This winter I have been working on preparing my car for the class I was running in last year and will be again this year. This is my first attempt at really preparing a car, so a lot of my articles here will be about my experiences as a n00b to car set up.
The first thing that came up for me and I am sure comes up for others is “Where Do I Start?” There are so many possibilities of modifications to be done to a car, it’s really hard to know where to start. A great place to start is to read The Rules, even if this is not your first time preparing a car or if you already have a car it is a good idea to read the rules every year to make sure a rule change does not affect you. I know that seems very simple and possibly boring, but the rules are a great resource to get you started on your journey.
If you do not have a car yet or have not decided which car you want to drive or set up, the rules can guide you through the class eligibility of the car. This can be very important in the decisions you make, as you don’t want to get stuck in a class where either the car itself doesn’t have any kind of competitive chance or the upgrades that you plan to do (or have already been made) don’t put you some place you would rather not be.
The rules can also help you choose the class you want to prepare your car for. Most of us have limited budgets when it comes to our cars, so knowing what upgrades (or other costs) it will take to be competitive can really help out in the decision making process.
If you have a car and know what class you want to be in, as was in my case, the rules can still be a very useful place to start.
For starters, reading the rules can keep you out of trouble by making sure you don’t do something you can’t do. One thing to remember is that if the rules don’t explicitly state you can do something, you can’t do it, no matter how small or trivial it is. So make sure to check out everything before you do it, because the last thing you want to do is to spend money or time on something that you may have to undo later on.
While you are reading the rules it is good to make a list of things that you can do and some things to watch out for when you are making decisions on which parts to buy, etc. Without a thorough understanding of the rules it can be very easy to do something that crosses the line and doesn’t make your car legal for the class anymore. The rules are very specific on what and how things should be done, so it is somewhat easy to do something you are not supposed to do because you would not have even thought about it being a big deal.
Since you now have a list of legal modifications you can do, it will be much easier to pick out the items you want to do to get started and quickly eliminate any ideas that you had previously, that don’t make sense any more, giving you a great place to get started.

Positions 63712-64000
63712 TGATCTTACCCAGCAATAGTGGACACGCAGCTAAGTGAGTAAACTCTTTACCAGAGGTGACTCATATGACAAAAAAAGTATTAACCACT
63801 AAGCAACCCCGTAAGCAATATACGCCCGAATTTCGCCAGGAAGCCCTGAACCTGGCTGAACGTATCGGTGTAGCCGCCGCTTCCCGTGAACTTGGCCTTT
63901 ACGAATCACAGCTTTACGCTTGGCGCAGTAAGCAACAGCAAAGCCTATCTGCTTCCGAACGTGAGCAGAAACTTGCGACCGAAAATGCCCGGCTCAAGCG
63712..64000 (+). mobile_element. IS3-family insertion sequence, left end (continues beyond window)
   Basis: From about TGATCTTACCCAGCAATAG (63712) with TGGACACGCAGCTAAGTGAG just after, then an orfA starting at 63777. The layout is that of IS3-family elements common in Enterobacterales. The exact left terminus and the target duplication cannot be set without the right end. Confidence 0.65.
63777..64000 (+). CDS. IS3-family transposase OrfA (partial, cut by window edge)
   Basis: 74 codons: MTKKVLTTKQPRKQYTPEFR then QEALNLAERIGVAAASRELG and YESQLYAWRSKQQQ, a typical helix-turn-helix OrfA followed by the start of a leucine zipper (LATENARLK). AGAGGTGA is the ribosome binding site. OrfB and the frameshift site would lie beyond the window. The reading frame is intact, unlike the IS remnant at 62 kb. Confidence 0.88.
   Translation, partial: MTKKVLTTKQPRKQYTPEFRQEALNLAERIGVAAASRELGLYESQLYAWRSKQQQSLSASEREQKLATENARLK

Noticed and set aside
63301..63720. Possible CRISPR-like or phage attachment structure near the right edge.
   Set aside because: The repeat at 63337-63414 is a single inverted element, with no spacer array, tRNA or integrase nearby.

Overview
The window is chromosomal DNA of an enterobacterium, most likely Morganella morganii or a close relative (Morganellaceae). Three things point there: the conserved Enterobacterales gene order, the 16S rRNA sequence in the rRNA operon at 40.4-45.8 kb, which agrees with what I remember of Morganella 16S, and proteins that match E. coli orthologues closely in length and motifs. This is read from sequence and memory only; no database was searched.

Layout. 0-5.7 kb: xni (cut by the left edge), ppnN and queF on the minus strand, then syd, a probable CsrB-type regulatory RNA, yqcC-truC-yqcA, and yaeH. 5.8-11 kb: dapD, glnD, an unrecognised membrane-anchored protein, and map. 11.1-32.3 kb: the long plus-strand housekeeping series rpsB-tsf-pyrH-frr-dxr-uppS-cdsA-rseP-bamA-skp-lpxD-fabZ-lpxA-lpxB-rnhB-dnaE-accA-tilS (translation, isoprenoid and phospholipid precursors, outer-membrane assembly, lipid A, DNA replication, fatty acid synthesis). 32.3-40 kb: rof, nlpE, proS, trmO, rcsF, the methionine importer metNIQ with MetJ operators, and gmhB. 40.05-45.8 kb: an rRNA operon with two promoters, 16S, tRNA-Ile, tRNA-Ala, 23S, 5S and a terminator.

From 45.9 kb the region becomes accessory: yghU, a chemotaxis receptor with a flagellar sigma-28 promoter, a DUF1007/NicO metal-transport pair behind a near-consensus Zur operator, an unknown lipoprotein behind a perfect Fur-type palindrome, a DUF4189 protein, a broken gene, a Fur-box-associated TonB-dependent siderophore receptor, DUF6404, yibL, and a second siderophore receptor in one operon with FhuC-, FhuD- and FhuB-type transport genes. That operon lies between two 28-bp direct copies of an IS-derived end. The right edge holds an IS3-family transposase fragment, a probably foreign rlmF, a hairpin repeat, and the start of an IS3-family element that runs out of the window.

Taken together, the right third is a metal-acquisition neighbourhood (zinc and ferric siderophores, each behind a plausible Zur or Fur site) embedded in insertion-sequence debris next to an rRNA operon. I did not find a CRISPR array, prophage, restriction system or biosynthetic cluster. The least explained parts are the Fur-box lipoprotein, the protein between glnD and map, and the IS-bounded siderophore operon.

There will be mud…
Switch supermarkets. Eat cardboard. Do whatever it takes to find a few extra quid a month. Because Prodrive has just launched this Impreza Group N rally car and for the first time ever, you can have it on a monthly lease plan. Then, after two years when you’re the new Seb Loeb, it will be yours (after one final and probably rather fat payment).
Or if you’ve got a spare £120,000, you can buy it upfront. Prodrive reckons it’s almost as quick as next year’s WRC cars (when the championship switches to less ballistic regs), while costing half as much.
The key, we’re told, is the air restrictor – its diameter has increased by, erm, a whole millimetre. With the new set of lungs, some high-flow fuel injectors and a tickled ECU, you get 20bhp more than the old car. It also gets new dampers with more travel.
And if you go for the lease-plan option, Prodrive will throw in free insurance, which is useful when you hit trees and goats and stuff.
One of the first things to realize when it comes to car control and attending your first event is that things need to be linked together. You are not shooting down a straight, going through the braking area and then turning the corner. You need to imagine the entire course as a fluid trip and find the fast way from one element to the next. It is always easier to start out slow and learn to speed up then to develop habits that you need to “unlearn” later. This is not to say the Solo racing is not aggressive because it is, and once you “get it” meaning the flow of it you will ramp up the energy to combine fury with smooth.